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Diplomatically Speaking: German Ambassador Johannes Haindl ‘Solid Fundament’ Underlies ‘Diverse’ Relationship

Int’l Relations

Germany’s Ambassador to Hungary Johannes Haindl

Germany’s Ambassador to Hungary Johannes Haindl discusses the bilateral relationship and the cultural ties that underline the economic partnership between the two countries.

BBJ: Germany has long been a significant partner of Hungary. How much German FDI has been invested into Hungary since the change of regime in 1989?

Johannes Haindl: The latest available figures show that in 2019 Germany made direct investments in Hungary amounting to EUR 2.1 billion. The total amount of German FDI has risen to around EUR 19 bln, and this does not even include the local investments German companies undertake each year by expanding or modernizing their Hungarian factories. German FDI makes up 20 % of the total foreign direct investment in Hungary and illustrates the significance of the German-Hungarian economic relations. More than a third of this sum was invested in the automotive sector.

BBJ: What are today’s figures for bilateral trade between the two countries? How do you see this developing?

JH: In 2020, despite the coronavirus crisis, Hungary’s trade volume with Germany reached the value of EUR 52.1 bln. Hungary’s exports to Germany amounted to EUR 27.5 bln, its imports from Germany to EUR 24.6 bln. Germany is Hungary’s most important trading partner and, from the German perspective, Hungary occupies 13th place among our global partners, ahead of Russia, Turkey, or Japan. German interest in the Hungarian market stays at a high level. But investors need reliability and the guarantee that the basic conditions for investment, such as legal certainty, will remain.

BBJ: What are the principal Hungarian goods Germany imports? Has this changed at all over the years?

JH: The most important Hungarian export goods over the last years have been motor vehicles, automotive components, and electrical and electronic equipment. Recently, the Hungarian government has been attaching more and more importance to research and development. Therefore, Hungary is increasingly looking for cooperation in this area, also with German companies. And I am delighted that many German companies have already brought state-of-the-art innovation and R&D activities to Hungary, for example, in the development of autonomous driving and other fields of artificial intelligence. 

BBJ: There are several world-renowned German automotive brands in Hungary, with BMW waiting in the wings once its factory is complete. Are there more to follow, do you think?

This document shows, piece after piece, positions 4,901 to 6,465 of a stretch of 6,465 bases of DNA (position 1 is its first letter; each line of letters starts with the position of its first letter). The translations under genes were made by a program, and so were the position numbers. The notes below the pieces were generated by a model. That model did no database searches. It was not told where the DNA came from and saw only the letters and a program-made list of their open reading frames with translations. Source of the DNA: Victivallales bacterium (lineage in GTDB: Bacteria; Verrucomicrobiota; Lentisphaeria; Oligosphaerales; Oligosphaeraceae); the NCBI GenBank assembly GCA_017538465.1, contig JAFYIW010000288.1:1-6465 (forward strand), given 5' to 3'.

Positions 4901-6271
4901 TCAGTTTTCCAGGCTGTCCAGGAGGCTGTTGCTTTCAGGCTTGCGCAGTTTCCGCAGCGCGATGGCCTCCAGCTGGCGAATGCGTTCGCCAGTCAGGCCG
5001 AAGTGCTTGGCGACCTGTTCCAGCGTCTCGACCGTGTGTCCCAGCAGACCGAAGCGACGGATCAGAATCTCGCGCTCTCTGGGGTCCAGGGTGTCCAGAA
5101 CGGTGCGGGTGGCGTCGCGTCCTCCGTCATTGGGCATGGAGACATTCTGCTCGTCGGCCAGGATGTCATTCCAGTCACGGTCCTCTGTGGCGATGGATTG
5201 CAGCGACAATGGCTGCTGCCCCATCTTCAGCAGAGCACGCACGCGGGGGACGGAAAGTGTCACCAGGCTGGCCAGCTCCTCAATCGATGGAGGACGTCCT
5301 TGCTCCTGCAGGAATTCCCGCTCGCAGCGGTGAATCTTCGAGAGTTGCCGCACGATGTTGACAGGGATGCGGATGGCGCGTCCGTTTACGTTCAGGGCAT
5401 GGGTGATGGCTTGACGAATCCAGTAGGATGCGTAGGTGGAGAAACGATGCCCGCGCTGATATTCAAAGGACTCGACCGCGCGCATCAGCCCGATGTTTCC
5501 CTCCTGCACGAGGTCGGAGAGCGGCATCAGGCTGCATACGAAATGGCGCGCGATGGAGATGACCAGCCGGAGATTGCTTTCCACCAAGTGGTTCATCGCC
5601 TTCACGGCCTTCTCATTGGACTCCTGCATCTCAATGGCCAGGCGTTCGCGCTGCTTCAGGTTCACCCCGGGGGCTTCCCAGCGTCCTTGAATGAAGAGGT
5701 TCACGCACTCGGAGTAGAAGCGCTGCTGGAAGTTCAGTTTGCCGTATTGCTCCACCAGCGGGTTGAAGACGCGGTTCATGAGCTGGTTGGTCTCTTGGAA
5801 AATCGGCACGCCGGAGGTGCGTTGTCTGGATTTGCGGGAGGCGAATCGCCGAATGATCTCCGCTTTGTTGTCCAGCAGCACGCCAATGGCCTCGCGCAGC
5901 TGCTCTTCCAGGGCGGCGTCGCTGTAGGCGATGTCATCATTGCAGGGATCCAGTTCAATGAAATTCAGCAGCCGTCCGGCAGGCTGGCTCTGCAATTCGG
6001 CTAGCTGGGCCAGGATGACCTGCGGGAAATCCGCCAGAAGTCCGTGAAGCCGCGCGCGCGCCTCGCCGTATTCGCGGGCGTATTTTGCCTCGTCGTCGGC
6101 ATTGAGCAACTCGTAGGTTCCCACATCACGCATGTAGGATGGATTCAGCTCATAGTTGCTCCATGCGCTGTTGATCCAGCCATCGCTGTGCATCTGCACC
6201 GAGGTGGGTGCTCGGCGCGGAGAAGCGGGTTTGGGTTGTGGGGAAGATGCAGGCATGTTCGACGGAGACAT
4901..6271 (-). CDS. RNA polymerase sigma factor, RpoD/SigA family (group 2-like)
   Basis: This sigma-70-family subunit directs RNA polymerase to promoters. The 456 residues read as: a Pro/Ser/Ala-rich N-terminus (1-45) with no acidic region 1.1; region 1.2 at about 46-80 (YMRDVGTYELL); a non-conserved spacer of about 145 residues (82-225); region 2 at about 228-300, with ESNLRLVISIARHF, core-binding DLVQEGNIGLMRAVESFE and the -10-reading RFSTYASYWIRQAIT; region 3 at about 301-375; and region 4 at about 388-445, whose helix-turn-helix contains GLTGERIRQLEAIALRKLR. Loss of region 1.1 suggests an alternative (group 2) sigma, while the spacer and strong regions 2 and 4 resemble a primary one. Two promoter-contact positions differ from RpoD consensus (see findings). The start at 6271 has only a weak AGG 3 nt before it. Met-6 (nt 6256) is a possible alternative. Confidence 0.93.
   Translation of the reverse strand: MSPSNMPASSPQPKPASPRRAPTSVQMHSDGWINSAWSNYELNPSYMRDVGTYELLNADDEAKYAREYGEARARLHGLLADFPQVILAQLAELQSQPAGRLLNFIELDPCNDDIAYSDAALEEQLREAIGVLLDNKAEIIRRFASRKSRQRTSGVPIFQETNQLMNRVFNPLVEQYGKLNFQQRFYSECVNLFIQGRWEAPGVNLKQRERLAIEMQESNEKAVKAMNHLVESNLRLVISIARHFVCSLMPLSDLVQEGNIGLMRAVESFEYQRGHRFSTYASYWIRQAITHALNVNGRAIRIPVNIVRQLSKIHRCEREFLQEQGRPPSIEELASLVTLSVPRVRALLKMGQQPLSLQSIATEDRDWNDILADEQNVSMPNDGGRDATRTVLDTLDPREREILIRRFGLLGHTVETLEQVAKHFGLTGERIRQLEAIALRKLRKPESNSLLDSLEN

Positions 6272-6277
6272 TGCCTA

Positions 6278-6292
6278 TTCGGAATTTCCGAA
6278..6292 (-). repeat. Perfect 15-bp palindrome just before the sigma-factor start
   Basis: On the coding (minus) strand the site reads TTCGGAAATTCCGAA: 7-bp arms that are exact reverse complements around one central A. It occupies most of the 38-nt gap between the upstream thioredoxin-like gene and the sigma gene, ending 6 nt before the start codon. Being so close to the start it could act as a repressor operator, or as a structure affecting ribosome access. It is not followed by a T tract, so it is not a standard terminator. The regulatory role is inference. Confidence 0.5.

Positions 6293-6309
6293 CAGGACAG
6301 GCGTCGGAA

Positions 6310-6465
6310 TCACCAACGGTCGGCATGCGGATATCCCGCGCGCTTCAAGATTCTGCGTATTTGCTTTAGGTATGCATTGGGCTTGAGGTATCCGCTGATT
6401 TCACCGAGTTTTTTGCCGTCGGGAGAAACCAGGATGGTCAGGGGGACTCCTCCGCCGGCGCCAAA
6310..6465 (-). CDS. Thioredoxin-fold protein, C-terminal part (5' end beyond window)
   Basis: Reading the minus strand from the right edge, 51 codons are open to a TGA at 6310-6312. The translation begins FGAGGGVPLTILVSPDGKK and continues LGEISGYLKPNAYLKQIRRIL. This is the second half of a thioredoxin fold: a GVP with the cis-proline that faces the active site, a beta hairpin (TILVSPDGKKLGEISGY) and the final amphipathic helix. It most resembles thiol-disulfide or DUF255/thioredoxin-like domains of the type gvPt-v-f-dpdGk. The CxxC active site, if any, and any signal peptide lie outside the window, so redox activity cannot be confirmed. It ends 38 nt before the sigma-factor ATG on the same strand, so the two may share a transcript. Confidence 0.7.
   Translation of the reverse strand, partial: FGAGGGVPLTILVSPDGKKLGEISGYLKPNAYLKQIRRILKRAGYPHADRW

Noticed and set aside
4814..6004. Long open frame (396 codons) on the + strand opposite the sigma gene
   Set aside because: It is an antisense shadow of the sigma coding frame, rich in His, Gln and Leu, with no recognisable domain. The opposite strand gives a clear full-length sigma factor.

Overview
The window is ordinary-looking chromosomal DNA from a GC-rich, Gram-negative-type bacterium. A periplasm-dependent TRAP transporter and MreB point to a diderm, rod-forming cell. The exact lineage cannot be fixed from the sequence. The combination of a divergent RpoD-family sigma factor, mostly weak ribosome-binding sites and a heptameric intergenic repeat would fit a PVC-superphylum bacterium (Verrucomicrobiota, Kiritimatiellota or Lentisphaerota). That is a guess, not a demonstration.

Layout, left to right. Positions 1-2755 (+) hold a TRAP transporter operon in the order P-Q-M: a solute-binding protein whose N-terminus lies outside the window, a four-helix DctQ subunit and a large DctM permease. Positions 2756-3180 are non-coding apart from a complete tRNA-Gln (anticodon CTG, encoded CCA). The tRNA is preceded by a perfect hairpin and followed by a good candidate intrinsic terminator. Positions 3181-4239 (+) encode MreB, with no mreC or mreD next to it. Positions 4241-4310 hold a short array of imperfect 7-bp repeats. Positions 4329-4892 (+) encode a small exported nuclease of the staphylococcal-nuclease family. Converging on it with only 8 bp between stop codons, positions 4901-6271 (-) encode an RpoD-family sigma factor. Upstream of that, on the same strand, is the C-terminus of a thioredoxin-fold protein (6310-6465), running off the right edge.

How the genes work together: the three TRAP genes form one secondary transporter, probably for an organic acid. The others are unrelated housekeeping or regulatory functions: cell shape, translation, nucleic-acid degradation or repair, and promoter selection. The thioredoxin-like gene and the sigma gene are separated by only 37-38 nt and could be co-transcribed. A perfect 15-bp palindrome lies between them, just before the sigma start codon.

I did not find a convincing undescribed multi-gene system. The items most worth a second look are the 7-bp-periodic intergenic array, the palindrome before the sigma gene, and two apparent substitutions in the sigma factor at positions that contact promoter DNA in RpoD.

JH: You are right, three of Germany’s premium car brands, Audi, Mercedes, and soon BMW, have already settled in Hungary or are preparing to do so. However, all of the German carmakers are currently heavily focused on transforming the industry towards sustainable mobility solutions. This will undoubtedly affect their Hungarian units and their suppliers in many areas but will also create new business opportunities. I am convinced that the companies will successfully master these challenges. And provided that the basic parameters don’t change, I am also convinced that Hungary will stay an attractive location for the German automotive industry.

BBJ: Beyond automotive, what are the most important sectors of the Hungarian economy in which German firms play a significant role? What are the fastest-growing sectors attracting German FDI?

JH: German companies are very active in the electronic/optical industry, electrical equipment manufacturing, mechanical engineering, and chemistry. But besides production and future-oriented R&D activities, German companies can also contribute to sustainable economic growth and the realization of ambitious climate goals. For instance, one of our big car manufacturers in Hungary has already achieved a neutral carbon balance. This is crucial if we want to reach climate neutrality in the EU by 2050 and the 55% reduction goal by 2030.

BBJ: In recent years, Germany and Hungary have often been at odds within the EU, especially on matters like immigration. Do you expect a reset in relations? Indeed, is there a need for one following September’s Federal elections and the appointment of a new Chancellor?

JH: Indeed, some topics are being discussed in Brussels on which our two countries have different views. You have already mentioned the problem of dealing with the issue of refugees and migration or the complex debate about the rule of law, which we consider a cornerstone of the European Union. However, overcoming differences and challenges is and has always been part of the European decision-making process. In the end, our common goal should be a strong, competitive, and resilient European Union based on our shared values and the rule of law. Germany will therefore continue to constructively contribute towards achieving this goal, now and in the future.

BBJ: What are the areas of greatest strength and most friction within the bilateral relationship?

JH: Our bilateral relationship is based on a solid fundament. Our strong economic ties have been mentioned. Cooperation in the fields of defense, research, and innovation add to this diverse picture of our relationship. In addition to that, Hungary and Germany are also closely bound culturally. Hungary hosts almost 200,000 people of the German minority. They enjoy special protection under Hungarian law and are an essential link between our countries. In fact, it is the diversity and complexity of our cooperation that makes our relationship unique and robust. More than that, it helps both sides to level up potential frictions in our everyday political discussions.

This article was first published in the Budapest Business Journal print issue of October 8, 2021.

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